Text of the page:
Wednesday, I worked outside, blowing late oak leaves into piles, letting the roar of the blower drown out my brain's overactivity. Darkness and my son's bedtime brought me inside. I read him a story, and got myself ready to shower and head to bed.
In retrospect it seem appropriate that the phone rang while I was, y'know, reading a tool catalog (Duluth Trading Company) on the can, butt naked. There are woodworking magazines and catalogs in every bathroom at my parent's house. I suppose it sort of softened the impact, the shock, to hear that horrible news in what ultimately is sort of a comical setting. He'd obviously saved all his last energy to see me, my wife, and his grandson; even the hospice nurse was so shocked that, when she heard, she could only say "you're KIDDING!" before recovering her professionalism. He'd shown basically none of the signs of imminent death, but when it happened, my Mom was at his side, and dear friends at the other.
We are ultimately spared the agony of seeing my Dad failing so badly. My grandfather was in terrible pain before he finally entered hospice; he fell several times, and once my aunt, helping him back up, actually cracked one of his ribs. He had been strong and vigorous, a golfer who shot his age into his 80s, but ended up curled up in a hospital bed so doped up that my last visit with him was basically just listening to him mutter. I don't know how I could have handled experiencing my Dad in that same state. My Mom feels the same way; they were high-school sweethearts, and would have been married 40 years in 2007.
The memorial service was nice, but unremarkable. My Mom and I thought it was too heavy on scripture, but they preferred to spend Sunday mornings running with their friends to sitting in church, so it's not surprising that the minister didn't really know him. The reception - "Celebration of Life" - was nearly perfect, though. After 29 years working with the same people, they KNEW him, and could simultaneously praise and roast him in a way that he would have loved. His field, recent Middle Eastern political history, is incredibly complex, and he was almost unique in that he wasn't partisan in his approach. In his personal library, I find subjects from Zionism to Wahhibism, from colonialism to the current news. Many of his books are in Arabic, which he could read and speak, though not as much recently.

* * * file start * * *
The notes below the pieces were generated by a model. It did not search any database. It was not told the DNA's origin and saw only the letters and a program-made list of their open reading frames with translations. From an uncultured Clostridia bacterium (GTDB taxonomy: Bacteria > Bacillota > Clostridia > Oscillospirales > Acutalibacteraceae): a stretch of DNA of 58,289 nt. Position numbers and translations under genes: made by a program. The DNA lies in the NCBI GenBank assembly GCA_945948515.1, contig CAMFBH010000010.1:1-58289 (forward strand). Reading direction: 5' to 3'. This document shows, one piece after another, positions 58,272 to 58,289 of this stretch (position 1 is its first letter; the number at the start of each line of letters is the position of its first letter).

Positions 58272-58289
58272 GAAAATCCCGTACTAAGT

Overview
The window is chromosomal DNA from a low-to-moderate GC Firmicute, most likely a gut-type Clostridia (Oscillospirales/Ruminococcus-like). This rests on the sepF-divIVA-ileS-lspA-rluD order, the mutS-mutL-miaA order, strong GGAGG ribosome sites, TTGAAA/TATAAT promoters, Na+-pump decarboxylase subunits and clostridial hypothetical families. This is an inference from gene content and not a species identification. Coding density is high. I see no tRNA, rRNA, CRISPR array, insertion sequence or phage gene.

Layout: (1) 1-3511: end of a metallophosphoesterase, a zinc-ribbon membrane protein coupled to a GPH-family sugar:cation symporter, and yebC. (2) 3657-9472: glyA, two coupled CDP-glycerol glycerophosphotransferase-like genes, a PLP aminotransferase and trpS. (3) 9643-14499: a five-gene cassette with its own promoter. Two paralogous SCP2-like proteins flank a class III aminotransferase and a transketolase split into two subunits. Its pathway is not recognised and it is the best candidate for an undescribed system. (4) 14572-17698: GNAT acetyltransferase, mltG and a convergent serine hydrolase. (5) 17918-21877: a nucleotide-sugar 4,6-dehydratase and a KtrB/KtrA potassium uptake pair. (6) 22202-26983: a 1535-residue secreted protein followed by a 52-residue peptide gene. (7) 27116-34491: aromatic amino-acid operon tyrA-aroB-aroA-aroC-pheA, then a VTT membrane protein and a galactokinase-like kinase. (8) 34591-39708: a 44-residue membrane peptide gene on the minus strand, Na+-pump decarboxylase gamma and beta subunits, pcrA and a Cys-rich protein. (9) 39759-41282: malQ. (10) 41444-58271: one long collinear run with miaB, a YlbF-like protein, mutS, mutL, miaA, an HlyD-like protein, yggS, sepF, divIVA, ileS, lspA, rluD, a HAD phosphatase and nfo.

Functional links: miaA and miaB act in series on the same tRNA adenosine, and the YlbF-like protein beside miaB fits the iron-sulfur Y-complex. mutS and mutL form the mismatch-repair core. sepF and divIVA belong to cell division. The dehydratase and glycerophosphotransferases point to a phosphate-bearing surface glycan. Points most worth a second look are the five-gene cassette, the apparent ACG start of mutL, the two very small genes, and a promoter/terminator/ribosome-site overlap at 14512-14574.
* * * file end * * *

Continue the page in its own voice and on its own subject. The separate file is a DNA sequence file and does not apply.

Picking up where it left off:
For all his intellectual and scholarly power, though, he ultimately made his reputation as a helper of others. I think the most powerful praise came from a younger women, who said, emphasizing with a fist gently pounded on the podium, that my Dad was the first man she'd ever met who truly believed that women were the equals of men. He spent several years in the advising center, working with at-risk students, helping them to find their own abilities rather than telling them what they'd already heard.
I don't mean to ramble, but it's hard not to (and not only because I've got so much academia in my genes, or cheap wine in my blood, for that matter). My Dad was extraordinary, and I learned a lot about just how much so in the last few days. I've been hugged by so many people, people I'd never met who had tears streaming down their faces, people who credit him with their careers, people who he helped realize that it's actually possible to do something you love with your life.
The world is diminished.